But the new president acknowledged that the United States – whose military forces have been a prime target of attacks – was opposed to using militia forces.

"In my opinion, Iraqi forces, popular forces and government forces, are now ready to end this insurgency," Talabani said.

He, however, said "there is a kind of thinking inside the government that they must not use the popular forces, for example from Peshmergas, from al-Badr, from armed forces of opposition parties".

But he nevertheless argued that "we have inner forces to eradicate terrorists", and that they should be brought into the fight.

Kurdish militia

Al-Badr is the successor of the Badr Brigades, the armed wing of Iraq's main Shia political party, the Supreme Council for the Islamic Revolution in Iraq (SCIRI), whose leaders lived in exile in Iran and were funded by the Islamic republic until Saddam Hussein's downfall in 2003.

"In my opinion, Iraqi forces, popular forces and government forces, are now ready to end this insurgency"

Jalal Talabani,
Iraqi interim president

In an interview with BBC, Talabani said it would take "years" to bring armed groups to heel if the government waited for official security forces to be organised.

On Iraq's new constitution, Talabani reiterated his refusal of an Islamic government, saying it would be "impossible" given the country's "mosaic society" made up of Shia, Sunnis, Arabs, Kurds and Christians.

Even "Islamic parties are not asking for an Islamic government", he said.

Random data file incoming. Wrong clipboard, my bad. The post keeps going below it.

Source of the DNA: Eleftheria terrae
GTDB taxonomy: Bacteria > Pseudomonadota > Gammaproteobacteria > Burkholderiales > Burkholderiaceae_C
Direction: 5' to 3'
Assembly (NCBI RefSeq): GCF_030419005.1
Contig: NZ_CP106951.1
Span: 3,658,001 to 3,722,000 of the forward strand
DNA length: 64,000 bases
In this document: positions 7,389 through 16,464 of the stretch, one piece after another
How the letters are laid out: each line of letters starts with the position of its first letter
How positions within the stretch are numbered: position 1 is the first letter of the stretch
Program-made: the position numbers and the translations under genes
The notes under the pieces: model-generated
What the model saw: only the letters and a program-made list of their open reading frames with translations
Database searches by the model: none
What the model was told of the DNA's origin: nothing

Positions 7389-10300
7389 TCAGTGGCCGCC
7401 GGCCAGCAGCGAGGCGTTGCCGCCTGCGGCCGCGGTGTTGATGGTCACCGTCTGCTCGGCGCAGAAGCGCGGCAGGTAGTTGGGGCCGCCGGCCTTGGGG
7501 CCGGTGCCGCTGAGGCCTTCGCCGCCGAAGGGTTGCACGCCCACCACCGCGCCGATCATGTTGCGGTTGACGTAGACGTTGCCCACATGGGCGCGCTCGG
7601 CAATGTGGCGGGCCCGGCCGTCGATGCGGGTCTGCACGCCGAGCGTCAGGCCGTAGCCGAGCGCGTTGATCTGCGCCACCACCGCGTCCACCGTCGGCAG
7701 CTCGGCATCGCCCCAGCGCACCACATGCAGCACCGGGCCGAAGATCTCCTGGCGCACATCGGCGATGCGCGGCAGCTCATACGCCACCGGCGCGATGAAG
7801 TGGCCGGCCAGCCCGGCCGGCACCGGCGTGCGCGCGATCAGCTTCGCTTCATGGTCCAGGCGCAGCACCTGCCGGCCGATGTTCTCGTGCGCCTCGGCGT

On the fate of Saddam Hussein, who is awaiting trial, Talabani said he would not sign a death warrant in the event that he was convicted and sentenced to execution.

"Personally, no, I won't sign," he said. "But you know, the presidency of Iraq are three people. These three must decide. So I can be absent. I can go on holiday and let the two other vice-presidents decide."

Execution demand

Meanwhile, the largest political bloc in Iraq's new government has demanded the ousted president's execution if he is convicted of war crimes.

"This is something that cannot be discussed at all," Ali al-Dabagh, a spokesman for the United Iraqi Alliance, which holds 140 seats in Iraq's 275-member National Assembly, said on Monday.

"We feel he is a criminal. He is the number one criminal in the world. He is a murderer," the spokesman said, adding Talabani should step down if he was not willing to sign the death warrant.